Here’s one of the things they don’t teach you in school:
Being an adult with an adult job requires an unholy amount of organisation.
And now, look at you, an adult with the organisation skills of a 5 year-old. Don’t worry – we all feel like that.
Having stuff organised and easily accessible can not only cause you significantly less faff, it can also save you hours of your valuable time in the long-run.
Side bonus 👉 it stops you floundering like a panicked herring whenever you have to find something in front of 30 silent students.
Here are 8 top tips for getting organised in your online teaching.
Before you can organise your digital job, you need to organise your physical life.
I don’t mean make grand, sweeping changes to your relationships and health… I just mean you should move some stuff around on your desk.
There was probably a time, before you made the move online, that you assumed your online teaching work station would look like this 👇
Let’s be real; your desk looks nothing like that. Even if it did at the start of the school year, you’re now looking at a hellscape of creased paper, used pens, biscuit crumbs and 8 sets of broken headphones that you promised you’d get fixed.
We all dream of a perfectly arranged desk, but especially in teaching, the excact opposite is pretty much inevitable.
It’s how you deal with the clutter that can save your lessons from dissolving into bedlam.
#1 – Segment your space
This may sound obvious, but all of your stuff is lying around the desk because it’s homeless.
It has no place to call its own, therefore it lies around with other objects in as inconvenient a fashion as possible.
Segmenting your desk into different areas for paper, stationary, books, toys and personal belongings, then containing them exclusively within that area, can be a big step to a decluttered desk.
Here are some things you can buy right now to help the segmentation.
- A paper drawer – A simple set of (preferably transparent) drawers where you can arrange your various paper under categories like notes, plans, to mark, etc. Get coloured folders and tabs to separate those categories for each of your classes.
- Arts and crafts box – A big box (or set of boxes) in which you can throw your various arts and crafts materials. Arts and crafts is messy business, so don’t worry too much about laying your supplies in the box in a super tidy way.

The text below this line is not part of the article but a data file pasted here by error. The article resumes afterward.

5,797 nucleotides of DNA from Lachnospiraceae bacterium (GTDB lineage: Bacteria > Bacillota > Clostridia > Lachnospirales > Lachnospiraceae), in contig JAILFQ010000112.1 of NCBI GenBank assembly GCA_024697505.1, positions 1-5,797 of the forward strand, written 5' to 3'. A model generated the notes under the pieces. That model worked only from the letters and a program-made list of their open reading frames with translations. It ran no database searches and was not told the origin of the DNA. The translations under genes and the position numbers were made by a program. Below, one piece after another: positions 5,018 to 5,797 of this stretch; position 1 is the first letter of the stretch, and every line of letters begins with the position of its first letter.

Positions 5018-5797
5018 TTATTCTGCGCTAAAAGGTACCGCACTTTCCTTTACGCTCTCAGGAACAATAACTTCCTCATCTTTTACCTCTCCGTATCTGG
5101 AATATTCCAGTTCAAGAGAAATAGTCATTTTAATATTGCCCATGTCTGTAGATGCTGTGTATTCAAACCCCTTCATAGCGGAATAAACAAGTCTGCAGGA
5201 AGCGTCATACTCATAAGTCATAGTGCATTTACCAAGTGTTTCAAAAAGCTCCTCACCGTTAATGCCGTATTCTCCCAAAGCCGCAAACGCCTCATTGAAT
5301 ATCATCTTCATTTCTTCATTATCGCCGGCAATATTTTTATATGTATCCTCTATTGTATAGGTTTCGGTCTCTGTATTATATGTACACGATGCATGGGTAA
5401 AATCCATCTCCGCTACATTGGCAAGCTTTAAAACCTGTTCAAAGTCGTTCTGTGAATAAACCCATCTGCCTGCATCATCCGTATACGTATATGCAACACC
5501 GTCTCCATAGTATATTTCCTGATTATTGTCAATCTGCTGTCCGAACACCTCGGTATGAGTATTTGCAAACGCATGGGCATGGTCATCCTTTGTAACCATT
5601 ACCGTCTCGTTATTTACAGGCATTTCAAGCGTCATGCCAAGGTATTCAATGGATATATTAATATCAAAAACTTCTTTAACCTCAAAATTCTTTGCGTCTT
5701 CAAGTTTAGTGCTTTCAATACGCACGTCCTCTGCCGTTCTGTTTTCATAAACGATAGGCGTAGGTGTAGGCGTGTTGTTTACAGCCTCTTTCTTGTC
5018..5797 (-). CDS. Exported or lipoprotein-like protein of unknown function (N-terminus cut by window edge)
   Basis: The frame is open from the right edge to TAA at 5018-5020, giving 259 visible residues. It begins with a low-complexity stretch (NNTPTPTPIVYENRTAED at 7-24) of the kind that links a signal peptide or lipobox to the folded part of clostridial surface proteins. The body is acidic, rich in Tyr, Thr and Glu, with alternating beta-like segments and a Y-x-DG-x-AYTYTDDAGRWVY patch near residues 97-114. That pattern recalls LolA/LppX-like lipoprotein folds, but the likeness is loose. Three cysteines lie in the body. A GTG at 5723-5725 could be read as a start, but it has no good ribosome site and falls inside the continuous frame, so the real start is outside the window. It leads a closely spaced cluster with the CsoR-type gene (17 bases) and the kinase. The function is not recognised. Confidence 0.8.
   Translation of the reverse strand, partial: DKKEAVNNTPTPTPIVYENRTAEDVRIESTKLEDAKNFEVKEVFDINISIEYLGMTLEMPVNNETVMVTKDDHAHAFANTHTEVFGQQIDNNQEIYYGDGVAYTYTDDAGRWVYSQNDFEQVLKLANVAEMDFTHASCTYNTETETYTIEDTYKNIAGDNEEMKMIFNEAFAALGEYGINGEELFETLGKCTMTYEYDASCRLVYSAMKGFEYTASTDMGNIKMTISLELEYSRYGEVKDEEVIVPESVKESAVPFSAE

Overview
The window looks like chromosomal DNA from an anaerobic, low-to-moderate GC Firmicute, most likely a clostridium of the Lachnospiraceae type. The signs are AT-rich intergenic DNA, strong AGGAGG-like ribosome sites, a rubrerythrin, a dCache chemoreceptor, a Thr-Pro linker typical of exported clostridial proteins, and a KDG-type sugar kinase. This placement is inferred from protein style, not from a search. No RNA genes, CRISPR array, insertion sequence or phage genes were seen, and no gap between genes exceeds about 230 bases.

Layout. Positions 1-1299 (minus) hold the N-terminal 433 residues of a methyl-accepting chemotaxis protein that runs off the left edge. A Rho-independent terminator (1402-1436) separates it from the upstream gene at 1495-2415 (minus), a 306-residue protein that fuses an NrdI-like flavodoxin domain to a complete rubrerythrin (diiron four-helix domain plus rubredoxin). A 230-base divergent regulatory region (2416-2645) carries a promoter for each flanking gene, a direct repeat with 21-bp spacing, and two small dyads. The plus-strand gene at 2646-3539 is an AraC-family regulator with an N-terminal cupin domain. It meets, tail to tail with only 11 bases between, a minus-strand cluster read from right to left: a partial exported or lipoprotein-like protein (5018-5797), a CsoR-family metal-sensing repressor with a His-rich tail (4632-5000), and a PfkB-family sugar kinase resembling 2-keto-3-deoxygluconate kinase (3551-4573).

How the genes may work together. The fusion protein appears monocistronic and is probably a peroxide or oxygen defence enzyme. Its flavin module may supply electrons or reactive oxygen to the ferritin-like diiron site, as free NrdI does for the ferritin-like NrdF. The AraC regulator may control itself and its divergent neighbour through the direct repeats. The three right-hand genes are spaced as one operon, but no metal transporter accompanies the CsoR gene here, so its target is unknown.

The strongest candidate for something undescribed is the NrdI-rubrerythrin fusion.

- A pen holder – A simple basket to hold your pens. If you’re like me and you’re a serial hoarder of whiteboard markers, try this: don’t be. No ifs and not buts; when a pen is done (or struggling for life) throw it in….
- …A bin – This is where rubbish goes. Did I really have to tell you that?
#2 – Change it by day
When you clock off for the day, do you clear your desk or do you simply throw your hands in the air and jump in the bath in celebration?
No one’s saying you shouldn’t do the second option there, but maybe you could delay the celebrations by 5 minutes and, first, remove the day’s clutter from your desk.
You won’t need the majority of what you used today when you sit down at your desk tomorrow, so clearing the desk will leave you with a tabula rasa; a blank slate with which you can put only what you need for the day in terms of materials.
This way, all that clutter is either in other storage in your home office, or it’s in the bin. Either way, it’s not on your desk, so the chances of it building and building into something monstrous is greatly reduced.
#3 – If it ain’t broke, don’t fix it
A cluttered desk is a sign of a cluttered mind, so they say, except neither a cluttered desk nor a cluttered mind is always a bad thing.
Cluttered minds do tend to create cluttered desks, but cluttered minds, according to one study published in Psychological Science, are simply more creative in general.
The study found that a cluttered desk can represent someone full of new ideas and someone more ready to take creative risks.
“Orderly environments, in contrast, encourage convention and playing it safe” explains leader of the study, Kathleen Vohs.
So really it all comes down to what kind of person you are. If you consider yourself a creative soul, then don’t mind what the anti-mess syndicate say; leave the chaos strewn across your desk and enjoy the daily creativity boost it gives you.
Sure, there’s less paper knocking around now that you’re teaching online, but the mountains of digital clutter you’re virtually buried underneath is not much better.
The average semester might see 1000+ tabs opened, 200 chaotic Google Drive folders and 30 forgotten passwords. That level of disorder can cause embarrassing disruptions in lessons.
Try to get on top of all these digital documents. It might seem impossible now, but small changes to how you organise can save you big headaches later.
#4 – Group your tabs
We’ve all heard that a cluttered browser is just as bad as a cluttered desk. But again, that’s just not true.
Maybe you’re already one of those people with 42 tabs open, with no organisation and a complete mishmash of tabs for work, tabs for you time and tabs to learn how to reduce your number of tabs.
Well, first of all, business and philosophy author Malcolm Gladwell tells you not to worry about the quantity of your 42 tabs. Hell, he says, “go to fifty”. If the tabs are interesting and relevant to what you do, there’s no reason to cut down on them.
But the organisation of those tabs might be a problem. It’s never good to be scrambling around your browser’s top bar in front of a class of silent students, sweating and praying you don’t accidentally open that Amazon receipt for an extra long backscratcher that you KNOW is around here somewhere…
For this, there’s a simple solution…
Those coloured tabs at the top of my browser help me separate my work from me time, reading time, meme time and the time I spend researching rare and valuable extra long backscratchers.
I do this on Chrome but it’s also a feature of other browsers like Vivaldi and Brave. It’s not yet a feature on Firefox, but there are plenty of extensions that can do the job there, like Workona and Tree Style Tab.